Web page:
Plane Crashes into Redwood City Lagoon Near Oracle; Woman Killed
|A Beechcraft BE 65 like this one is currently submerged in a Redwood City lagoon, and at least one passenger is dead|
A 911 call was received at 11:53 this morning that the plane hit a wide section of the lagoon in the Redwood Shores neighborhood, a stone's throw from Oracle headquarters. The plane took off from San Carlos airport and was heading northwest. It crashed very shortly after takeoff.
Firefighters sent swimmers to inspect the wreckage, said Malcolm Smith, a spokesman for Redwood City. They spotted a dead woman in her 40s outside the fuselage, but have been unable to locate any other passengers, living or dead.
"The water is very murky and they could not see into the cockpit," said Smith, who couldn't recall a plane hitting the lagoon in the last decade. He added that the water is only six or seven feet deep in the vicinity of the plane.
The San Mateo County Sheriff's dive team is currently on the scene. More as we know more.
|A rescue boat approaches the barely perceptible wingtip of the small plane that crashed in Redwood City this morning|
Update, 2:10 p.m.: Smith says the dive team has made an initial pass and is now on shore to get more equipment and commence a more thorough inspection. When asked if there was a chance survivors had gotten out of the plane and left the lagoon before citizens in boats initially floated out to the plane, Smith said there is "no chance. Our firefighters were there by then." So, unless the deceased woman was flying solo, it stands to reason that additional passengers are in that lagoon -- and not alive.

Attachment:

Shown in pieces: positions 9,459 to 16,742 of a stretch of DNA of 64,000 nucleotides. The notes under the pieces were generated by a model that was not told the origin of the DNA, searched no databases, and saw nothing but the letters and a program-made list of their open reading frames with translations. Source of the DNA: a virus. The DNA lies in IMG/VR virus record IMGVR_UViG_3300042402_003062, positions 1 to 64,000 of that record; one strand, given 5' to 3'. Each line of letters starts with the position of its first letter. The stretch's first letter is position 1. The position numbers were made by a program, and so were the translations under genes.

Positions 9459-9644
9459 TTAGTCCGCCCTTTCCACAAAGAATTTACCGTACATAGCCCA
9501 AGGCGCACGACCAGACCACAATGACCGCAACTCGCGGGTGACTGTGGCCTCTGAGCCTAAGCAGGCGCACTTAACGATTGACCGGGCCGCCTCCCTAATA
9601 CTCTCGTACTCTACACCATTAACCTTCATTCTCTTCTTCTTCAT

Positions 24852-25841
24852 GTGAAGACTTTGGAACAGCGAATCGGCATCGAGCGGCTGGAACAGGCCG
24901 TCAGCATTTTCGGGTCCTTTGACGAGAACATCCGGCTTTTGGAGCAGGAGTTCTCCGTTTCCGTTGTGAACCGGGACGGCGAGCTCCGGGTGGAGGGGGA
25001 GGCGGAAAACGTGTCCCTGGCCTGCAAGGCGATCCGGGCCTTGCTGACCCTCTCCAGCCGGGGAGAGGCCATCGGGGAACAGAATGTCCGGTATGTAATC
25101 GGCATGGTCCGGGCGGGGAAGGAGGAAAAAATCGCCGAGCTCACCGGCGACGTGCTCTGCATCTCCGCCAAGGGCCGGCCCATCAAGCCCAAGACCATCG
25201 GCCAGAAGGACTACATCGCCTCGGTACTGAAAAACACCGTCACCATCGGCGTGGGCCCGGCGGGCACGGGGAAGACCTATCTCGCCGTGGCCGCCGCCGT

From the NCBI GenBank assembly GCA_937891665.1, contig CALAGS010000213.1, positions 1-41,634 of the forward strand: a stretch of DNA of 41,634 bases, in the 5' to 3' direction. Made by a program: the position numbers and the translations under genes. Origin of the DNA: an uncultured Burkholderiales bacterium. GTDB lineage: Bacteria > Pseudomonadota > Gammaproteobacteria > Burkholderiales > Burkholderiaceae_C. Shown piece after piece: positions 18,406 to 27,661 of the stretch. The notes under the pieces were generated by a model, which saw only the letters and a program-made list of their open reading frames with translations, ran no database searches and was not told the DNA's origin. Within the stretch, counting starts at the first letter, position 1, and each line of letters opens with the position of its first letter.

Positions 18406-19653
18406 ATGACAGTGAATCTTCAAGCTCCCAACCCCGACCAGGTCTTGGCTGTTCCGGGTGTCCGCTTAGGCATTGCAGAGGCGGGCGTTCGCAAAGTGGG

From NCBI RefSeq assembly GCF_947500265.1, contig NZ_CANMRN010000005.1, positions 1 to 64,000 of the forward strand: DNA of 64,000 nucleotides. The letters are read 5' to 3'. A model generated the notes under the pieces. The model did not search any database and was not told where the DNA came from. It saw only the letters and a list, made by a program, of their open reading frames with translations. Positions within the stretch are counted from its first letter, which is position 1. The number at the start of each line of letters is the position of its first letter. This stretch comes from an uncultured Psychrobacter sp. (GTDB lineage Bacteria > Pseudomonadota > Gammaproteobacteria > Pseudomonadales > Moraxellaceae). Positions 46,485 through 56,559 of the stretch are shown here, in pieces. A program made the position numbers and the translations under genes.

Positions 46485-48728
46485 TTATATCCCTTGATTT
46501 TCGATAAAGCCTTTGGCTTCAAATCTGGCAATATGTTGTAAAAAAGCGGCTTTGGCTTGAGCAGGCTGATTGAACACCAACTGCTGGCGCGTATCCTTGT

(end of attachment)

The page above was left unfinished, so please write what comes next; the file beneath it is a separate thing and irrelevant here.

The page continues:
Update, 2:40 p.m.: Wired.com's Jess McNally points out that, apart from being the site of a large sewage spill and, now, a fatal plane crash, the Redwood Shores lagoon is also the home of the Stanford rowing and sailing programs.
Update, 2:59 p.m.: The Chronicle is reporting that 91-year-old Robert Borrmann, the founder of East Palo Alto's R.E. Borrmann's Steel Co., was aboard the plane, along with a pilot and the pilot's girlfriend. Borrmann's colleagues say he was a B-17 pilot during World War II and hired a pilot after he grew too old to fly.
Update, 3:05 p.m.: FAA spokesman Lynn Lunsford said the plane was a 1961 model Beechcraft BE 65. It crashed only 30 seconds after takeoff -- and there didn't appear to be any radio communication prior to the accident. No flight plan was filed -- nor was one necessary. "When it's clear outside and you're just goofing around, you don't need a flight plan," says Lunsford.
Update, 4:15 p.m.: Two more bodies have been discovered within the wreckage of the plane -- presumably those of Robert Borrmann and the pilot. They will not be removed until the wreckage is lifted from the lagoon.
H/T on video | NBC Bay Area